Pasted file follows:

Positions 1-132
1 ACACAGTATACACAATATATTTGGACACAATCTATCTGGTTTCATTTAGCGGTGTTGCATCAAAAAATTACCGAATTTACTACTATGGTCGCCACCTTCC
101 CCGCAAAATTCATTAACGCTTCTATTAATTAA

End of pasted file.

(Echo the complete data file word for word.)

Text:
Positions 1-132
1 ACACAGTATACACAATATATTTGGACACAATCTATCTGGTTTCATTTAGCGGTGTTGCATCAAAAAATTACCGAATTTACTACTATGGTCGCCACCTTCC
101 CCGCAAAATTCATTAACGCTTCTATTAATTAA